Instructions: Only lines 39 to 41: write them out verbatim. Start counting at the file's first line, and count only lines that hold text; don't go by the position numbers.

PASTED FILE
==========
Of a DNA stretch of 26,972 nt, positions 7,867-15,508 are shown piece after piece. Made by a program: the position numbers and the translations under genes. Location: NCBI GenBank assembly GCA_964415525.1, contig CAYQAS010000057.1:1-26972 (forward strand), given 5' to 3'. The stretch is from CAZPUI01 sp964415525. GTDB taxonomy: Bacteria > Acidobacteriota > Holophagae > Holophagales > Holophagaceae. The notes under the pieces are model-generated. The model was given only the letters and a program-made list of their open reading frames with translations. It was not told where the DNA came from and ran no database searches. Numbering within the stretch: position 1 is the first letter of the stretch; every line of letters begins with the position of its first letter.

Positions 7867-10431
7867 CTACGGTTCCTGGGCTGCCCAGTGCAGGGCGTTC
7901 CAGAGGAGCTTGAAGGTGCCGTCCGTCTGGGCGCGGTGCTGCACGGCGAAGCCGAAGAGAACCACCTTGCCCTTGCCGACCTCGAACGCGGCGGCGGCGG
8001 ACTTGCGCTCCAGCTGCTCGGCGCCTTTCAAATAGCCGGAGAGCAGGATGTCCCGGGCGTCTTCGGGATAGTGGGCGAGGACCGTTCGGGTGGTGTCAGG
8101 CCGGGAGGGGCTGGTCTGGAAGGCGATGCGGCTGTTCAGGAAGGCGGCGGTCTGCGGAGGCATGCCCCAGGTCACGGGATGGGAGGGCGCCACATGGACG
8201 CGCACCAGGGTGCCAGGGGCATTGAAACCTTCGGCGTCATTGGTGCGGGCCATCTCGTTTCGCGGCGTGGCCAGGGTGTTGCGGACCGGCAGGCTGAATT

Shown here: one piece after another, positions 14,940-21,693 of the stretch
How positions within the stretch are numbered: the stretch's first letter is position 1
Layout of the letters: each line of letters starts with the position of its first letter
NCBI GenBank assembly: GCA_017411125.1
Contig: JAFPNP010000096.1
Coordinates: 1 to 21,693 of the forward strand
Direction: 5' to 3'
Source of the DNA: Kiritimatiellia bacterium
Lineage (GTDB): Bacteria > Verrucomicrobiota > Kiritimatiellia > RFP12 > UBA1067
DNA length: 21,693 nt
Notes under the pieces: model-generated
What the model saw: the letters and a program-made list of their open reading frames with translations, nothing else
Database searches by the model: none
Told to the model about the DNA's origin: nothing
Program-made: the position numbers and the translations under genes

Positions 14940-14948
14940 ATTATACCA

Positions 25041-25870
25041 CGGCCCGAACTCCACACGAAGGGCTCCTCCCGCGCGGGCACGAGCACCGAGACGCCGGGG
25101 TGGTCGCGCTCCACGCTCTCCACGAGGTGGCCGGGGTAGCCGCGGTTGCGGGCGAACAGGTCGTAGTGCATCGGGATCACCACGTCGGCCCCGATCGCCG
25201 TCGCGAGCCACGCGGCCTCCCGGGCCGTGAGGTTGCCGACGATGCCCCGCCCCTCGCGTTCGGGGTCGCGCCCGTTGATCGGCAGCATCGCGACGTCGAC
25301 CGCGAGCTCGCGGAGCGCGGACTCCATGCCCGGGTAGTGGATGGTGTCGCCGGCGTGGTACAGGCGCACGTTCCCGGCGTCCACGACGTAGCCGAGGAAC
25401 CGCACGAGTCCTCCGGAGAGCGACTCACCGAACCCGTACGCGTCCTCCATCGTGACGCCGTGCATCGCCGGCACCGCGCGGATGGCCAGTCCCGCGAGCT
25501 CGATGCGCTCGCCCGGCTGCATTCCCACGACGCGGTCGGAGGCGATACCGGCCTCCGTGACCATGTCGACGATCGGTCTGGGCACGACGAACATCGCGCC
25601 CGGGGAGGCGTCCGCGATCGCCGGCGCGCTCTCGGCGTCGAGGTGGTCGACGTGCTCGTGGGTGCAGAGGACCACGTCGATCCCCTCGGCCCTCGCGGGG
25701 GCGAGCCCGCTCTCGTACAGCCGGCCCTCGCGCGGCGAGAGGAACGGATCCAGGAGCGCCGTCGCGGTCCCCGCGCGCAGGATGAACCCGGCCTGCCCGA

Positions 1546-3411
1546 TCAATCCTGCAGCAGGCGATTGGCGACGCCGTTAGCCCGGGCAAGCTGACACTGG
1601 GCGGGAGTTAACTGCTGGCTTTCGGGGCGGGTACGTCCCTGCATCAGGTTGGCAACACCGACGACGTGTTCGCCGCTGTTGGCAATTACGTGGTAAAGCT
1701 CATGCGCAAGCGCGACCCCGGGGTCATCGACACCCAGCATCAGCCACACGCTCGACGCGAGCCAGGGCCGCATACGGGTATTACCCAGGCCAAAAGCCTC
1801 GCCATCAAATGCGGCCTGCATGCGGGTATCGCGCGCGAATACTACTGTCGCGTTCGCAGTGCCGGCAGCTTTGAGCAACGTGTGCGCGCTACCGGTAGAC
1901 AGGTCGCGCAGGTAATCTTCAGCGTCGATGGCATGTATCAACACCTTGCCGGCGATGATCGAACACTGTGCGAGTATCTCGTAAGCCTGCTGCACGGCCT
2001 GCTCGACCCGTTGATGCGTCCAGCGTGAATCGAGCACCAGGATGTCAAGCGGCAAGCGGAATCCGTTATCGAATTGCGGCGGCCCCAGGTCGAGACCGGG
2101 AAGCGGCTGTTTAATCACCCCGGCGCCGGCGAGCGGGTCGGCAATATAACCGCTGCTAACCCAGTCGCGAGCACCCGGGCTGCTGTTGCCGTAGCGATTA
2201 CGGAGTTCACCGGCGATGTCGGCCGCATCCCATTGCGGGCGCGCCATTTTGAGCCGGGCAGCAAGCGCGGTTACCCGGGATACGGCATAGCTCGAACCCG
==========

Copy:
1901 AGGTCGCGCAGGTAATCTTCAGCGTCGATGGCATGTATCAACACCTTGCCGGCGATGATCGAACACTGTGCGAGTATCTCGTAAGCCTGCTGCACGGCCT
2001 GCTCGACCCGTTGATGCGTCCAGCGTGAATCGAGCACCAGGATGTCAAGCGGCAAGCGGAATCCGTTATCGAATTGCGGCGGCCCCAGGTCGAGACCGGG
2101 AAGCGGCTGTTTAATCACCCCGGCGCCGGCGAGCGGGTCGGCAATATAACCGCTGCTAACCCAGTCGCGAGCACCCGGGCTGCTGTTGCCGTAGCGATTA